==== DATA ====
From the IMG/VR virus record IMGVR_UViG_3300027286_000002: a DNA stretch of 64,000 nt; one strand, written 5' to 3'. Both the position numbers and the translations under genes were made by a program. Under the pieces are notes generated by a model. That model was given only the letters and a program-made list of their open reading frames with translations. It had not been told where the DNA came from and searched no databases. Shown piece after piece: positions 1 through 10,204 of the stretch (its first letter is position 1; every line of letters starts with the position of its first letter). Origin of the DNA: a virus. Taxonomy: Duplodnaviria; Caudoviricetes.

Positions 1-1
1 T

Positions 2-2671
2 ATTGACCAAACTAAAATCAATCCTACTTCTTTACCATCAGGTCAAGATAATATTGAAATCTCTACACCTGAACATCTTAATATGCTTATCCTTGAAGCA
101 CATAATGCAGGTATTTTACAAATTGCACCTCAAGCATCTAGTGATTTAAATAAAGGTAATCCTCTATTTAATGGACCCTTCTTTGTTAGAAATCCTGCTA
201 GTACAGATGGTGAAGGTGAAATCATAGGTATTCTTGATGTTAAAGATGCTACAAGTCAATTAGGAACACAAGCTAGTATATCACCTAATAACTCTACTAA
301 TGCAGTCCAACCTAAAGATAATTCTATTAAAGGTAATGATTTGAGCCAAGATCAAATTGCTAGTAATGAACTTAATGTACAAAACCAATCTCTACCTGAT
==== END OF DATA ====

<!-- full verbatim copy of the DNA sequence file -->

From the IMG/VR virus record IMGVR_UViG_3300027286_000002: a DNA stretch of 64,000 nt; one strand, written 5' to 3'. Both the position numbers and the translations under genes were made by a program. Under the pieces are notes generated by a model. That model was given only the letters and a program-made list of their open reading frames with translations. It had not been told where the DNA came from and searched no databases. Shown piece after piece: positions 1 through 10,204 of the stretch (its first letter is position 1; every line of letters starts with the position of its first letter). Origin of the DNA: a virus. Taxonomy: Duplodnaviria; Caudoviricetes.

Positions 1-1
1 T

Positions 2-2671
2 ATTGACCAAACTAAAATCAATCCTACTTCTTTACCATCAGGTCAAGATAATATTGAAATCTCTACACCTGAACATCTTAATATGCTTATCCTTGAAGCA
101 CATAATGCAGGTATTTTACAAATTGCACCTCAAGCATCTAGTGATTTAAATAAAGGTAATCCTCTATTTAATGGACCCTTCTTTGTTAGAAATCCTGCTA
201 GTACAGATGGTGAAGGTGAAATCATAGGTATTCTTGATGTTAAAGATGCTACAAGTCAATTAGGAACACAAGCTAGTATATCACCTAATAACTCTACTAA
301 TGCAGTCCAACCTAAAGATAATTCTATTAAAGGTAATGATTTGAGCCAAGATCAAATTGCTAGTAATGAACTTAATGTACAAAACCAATCTCTACCTGAT